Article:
By the way, please tell me where I can get a guaranteed annual return of 10%? The stock market? At the end of 2011 the 15-year return — from the end of 1996 — was just 3 percent. And most of those gains came in the first three years of the period.

14 Derek August 25, 2012 at 1:48 pm

Good article. I was raised to be thrifty, and literally cannot comprehend people who, say, sit in class and buy things online.

However, I’m still on uncertain ground regarding the “$50 vs $500 briefcase” argument. To me, even $50 is a lot to pay for a briefcase. Now, I understand that in theory, it should be cheaper in the long run, but there’s such a fine line between wanting quality for its durability and wanting quality for its own sake.

Frankly, even cheap things can last. I’m a junior in college and I’ve been using the same binders and folders since 7th grade.

I would love to be able to buy a hand-crafted briefcase or pair of boots, but I’m not going to kid myself and say it’s being savvy and economic. However, it’s also not pure vanity. It’s the desire to buy something with authenticity – something so rarely found in today’s mass-produced society.

15 Alex August 25, 2012 at 1:49 pm

@ Jim Collins

While the interest and opportunity costs are an important part of the calculation, your analysis overlooks an important practicality, namely, inflation. For your cheap briefcase succession to actually work out to $26,000, you have to be able to buy a new briefcase that will last just as long as the last one (presumably 3 years) for only 50 dollars. It would be like assuming that you could buy a cheap briefcase today for the price of the same case in 1962.

16 Jim Collins August 25, 2012 at 4:58 pm

Esteemed Alex, Kate, Brett, and Readers,

I stand corrected by Alex’s point– thank-you.

It does raise the interesting question of how one would calculate the depreciation of the longer lasting briefcase. Ought it to be as 1/50th of the current replacement cost or of the original cost? The depreciation question is simpler for the cheaper briefcase as one is depreciating more or less current dollars.

When I apply the U.S. Consumer Price index for the last fifty years I find that the $50 briefcase and the $500 briefcase would inflate to $223 and $2230 respectively. This corresponds to an average inflation rate of 3.05%. Assuming the same interest of 10% I used in my last post the cost after fifty years is $33,000 for the succession of cheap briefcases while the $500 briefcase costs $65,000 over fifty years if one depreciates the original cost and $70,000 if one depreciates at the replacement cost. The original outlay still dominates the long term cost.

Thank you once again for your cogent point. Even better than the counsel of numbers is the counsel of thoughtful people such as yourself.

Jim Collins

17 Jim Collins August 25, 2012 at 5:38 pm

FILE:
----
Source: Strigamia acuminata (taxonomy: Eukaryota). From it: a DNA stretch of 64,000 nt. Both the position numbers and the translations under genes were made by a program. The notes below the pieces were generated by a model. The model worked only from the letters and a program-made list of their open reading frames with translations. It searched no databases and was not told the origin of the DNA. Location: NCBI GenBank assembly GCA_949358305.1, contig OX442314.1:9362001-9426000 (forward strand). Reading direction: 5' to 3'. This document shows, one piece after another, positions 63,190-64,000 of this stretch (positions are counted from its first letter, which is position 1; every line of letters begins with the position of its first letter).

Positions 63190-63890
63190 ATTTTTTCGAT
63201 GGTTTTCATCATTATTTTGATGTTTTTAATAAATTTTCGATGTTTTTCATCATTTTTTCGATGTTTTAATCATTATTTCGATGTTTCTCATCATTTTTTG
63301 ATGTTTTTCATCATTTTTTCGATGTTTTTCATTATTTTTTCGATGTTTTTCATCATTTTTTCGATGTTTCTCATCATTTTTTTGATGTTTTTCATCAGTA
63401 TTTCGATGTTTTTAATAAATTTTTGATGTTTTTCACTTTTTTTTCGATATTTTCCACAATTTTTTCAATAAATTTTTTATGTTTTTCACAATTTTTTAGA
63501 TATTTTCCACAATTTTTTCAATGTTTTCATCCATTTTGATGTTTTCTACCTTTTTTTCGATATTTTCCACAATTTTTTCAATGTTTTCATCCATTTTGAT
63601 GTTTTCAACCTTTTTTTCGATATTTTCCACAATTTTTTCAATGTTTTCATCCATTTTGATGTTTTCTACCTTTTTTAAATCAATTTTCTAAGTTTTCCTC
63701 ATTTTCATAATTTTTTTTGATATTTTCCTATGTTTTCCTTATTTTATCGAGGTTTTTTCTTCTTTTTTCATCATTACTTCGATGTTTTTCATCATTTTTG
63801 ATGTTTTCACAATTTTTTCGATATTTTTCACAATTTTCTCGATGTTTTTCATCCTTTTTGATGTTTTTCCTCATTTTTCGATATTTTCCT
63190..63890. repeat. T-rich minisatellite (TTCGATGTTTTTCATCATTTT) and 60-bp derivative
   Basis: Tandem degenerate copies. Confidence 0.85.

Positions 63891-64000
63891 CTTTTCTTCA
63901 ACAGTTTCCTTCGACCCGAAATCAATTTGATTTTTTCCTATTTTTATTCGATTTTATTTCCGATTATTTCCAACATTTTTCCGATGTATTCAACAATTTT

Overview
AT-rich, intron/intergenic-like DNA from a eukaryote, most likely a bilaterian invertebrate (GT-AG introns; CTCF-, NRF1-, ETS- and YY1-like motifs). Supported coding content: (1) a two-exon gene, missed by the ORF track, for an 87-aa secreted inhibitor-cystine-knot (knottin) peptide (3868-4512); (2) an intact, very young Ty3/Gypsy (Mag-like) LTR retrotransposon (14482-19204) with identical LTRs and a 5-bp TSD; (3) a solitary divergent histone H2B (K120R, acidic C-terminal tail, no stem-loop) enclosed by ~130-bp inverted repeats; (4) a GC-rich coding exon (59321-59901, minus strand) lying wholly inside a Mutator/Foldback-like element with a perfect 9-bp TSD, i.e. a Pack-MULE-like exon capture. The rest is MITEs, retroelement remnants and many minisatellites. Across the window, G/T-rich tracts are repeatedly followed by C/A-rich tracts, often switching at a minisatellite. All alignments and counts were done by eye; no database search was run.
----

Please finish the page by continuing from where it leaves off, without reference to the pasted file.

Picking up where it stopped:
Esteemed Richard, Kate, Brett, and Readers,

First Richard, I apologize for responding to the posts out of order. Alex’s post displaced my attention.

One need not assume the $450 is invested. If it is, then it’s making you money. If it’s not, then it’s either interest lost or it’s interest you are paying because of it not being applied to lessening the debt on which you’re paying interest. There is a lost potential in that plane ride on which you will always pay interest. If we’re lucky and good the plane ride offers more potential either in the joy of the experience or perhaps in furthering professional goals.

With respect to guaranteed investments, there are none and never have been. I chose a time frame commensurate with the posited durability of the briefcase and over the past fifty years 10% average return on a portfolio is a relatively conservative. It is a common rule of thumb that if a business doesn’t return 15% on capital that it’s better to let the money work elsewhere.

I would like to reiterate that in spite of these numbers I chose the beautiful briefcase. I’m looking forward to a plane taking me to see loved ones and that I can’t personally realize fifty years of returns – my mortality limits me.

Thank you for your clarifying questions.

Jim Collins

18 Paul August 25, 2012 at 6:05 pm

In my job at the grocery store we occassionally do a promotion for some kitchenware in which we offer a card to be filled with stickers depending on how much our customers spend, and after filling up a certain number of cards, we can redeem them for a pot or pan. In our current promotion, we issue a sticker for every $10.00 spent and the card is filled with ten stickers. Each filled card gets a $4.00 discount on the chosen kitchenware, which means that to get the $40.00 stockpot for free, the customer would have to spend $1000.00 in groceries!

An a not on generic brand names – some names are generic in one region but not in others. My store carries Best Choice which is a generic brand in the south, but in my mom’s home state of Michigan, its a high-end brand. Also, we have accidentally received our competitor’s store brand by mistake, from the same warehouse that supplies us.

19 Doc August 26, 2012 at 12:17 am

With regards to generic drugs, I would be careful. I am not 100% sure of the rules in the US, but I suspect they are not much different from the rest of the western world. This would mean that the generic only has to meet certain pharmacokinetic and pharmacodynamic criteria for similarity, not “same-ness”.